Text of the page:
The Turmoil Caused by an Online Payday Lender
Eileen St. Pierre, The Everyday Financial Planner
Google recently announced that starting July 13, it will no longer allow ads from payday lenders. In August 2014, I wrote about protecting yourself from online payday lenders. The Google announcement prompted me to write a follow-up to this blog post documenting just how much turmoil these lenders caused in someone’s life.
Online payday lenders prey on our over-reliance on filling out online forms.
The ads make it sound so easy to apply. You can do it in your pajamas, never having to leave the house. All of us, especially millennials, are so used to filling out forms online. The trouble is, we don’t think about saving copies of what we are inputting online. When you go back to try to retrieve your application, it’s no longer there. The damage is done – your information is captured.
They claim to need money from you to process your application.
Whatever you do, do not give the online lender access to your bank account to pay the processing fee! I know someone who did the next worst thing – he wired money via Western Union. There was no way to identify where this money was going. He actually ended up wiring money several times. It wasn’t until he pawned several items including his Apple watch to generate more cash that he realized he was being scammed.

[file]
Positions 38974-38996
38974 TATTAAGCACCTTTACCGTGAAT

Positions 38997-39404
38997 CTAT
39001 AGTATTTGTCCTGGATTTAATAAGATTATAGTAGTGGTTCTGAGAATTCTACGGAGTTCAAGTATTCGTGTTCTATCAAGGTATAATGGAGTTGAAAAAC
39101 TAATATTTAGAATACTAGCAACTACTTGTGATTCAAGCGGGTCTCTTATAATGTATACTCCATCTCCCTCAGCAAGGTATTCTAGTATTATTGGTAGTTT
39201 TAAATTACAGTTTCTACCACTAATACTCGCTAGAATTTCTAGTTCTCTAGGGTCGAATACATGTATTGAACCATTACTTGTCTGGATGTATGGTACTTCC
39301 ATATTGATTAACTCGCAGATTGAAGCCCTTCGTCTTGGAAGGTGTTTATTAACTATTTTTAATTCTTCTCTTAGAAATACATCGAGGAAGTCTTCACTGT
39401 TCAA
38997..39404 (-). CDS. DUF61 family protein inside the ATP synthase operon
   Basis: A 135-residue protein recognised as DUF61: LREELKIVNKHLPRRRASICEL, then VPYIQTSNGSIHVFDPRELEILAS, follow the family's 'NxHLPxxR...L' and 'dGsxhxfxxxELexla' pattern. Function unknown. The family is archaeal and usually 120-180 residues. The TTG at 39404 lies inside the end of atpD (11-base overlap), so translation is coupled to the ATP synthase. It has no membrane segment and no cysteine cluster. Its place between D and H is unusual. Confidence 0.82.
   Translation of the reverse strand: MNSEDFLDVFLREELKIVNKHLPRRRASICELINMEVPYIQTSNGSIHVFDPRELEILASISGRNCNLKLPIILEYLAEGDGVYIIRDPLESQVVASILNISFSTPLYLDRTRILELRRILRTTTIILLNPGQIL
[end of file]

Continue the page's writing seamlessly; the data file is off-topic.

You now need to monitor your credit for identity theft.
Who knows what these lenders will do with your personal information. I told my friend to pull his credit report at www.annualcreditreport.com to see if any fraudulent items were on there. The immediate cash crunch he found himself in had now become a dire financial situation. His options going forward were a lot more limited because of his involvement with the online payday lender.
What do you do if you suspect a loved one is involved with online payday lending? Contact your state’s Attorney General. The AG’s office can investigate whether the online lender is legitimate. The Consumer Financial Protection Bureau regulates these lenders at the federal level.
What’s your best defense? Never get involved with payday lenders in the first place.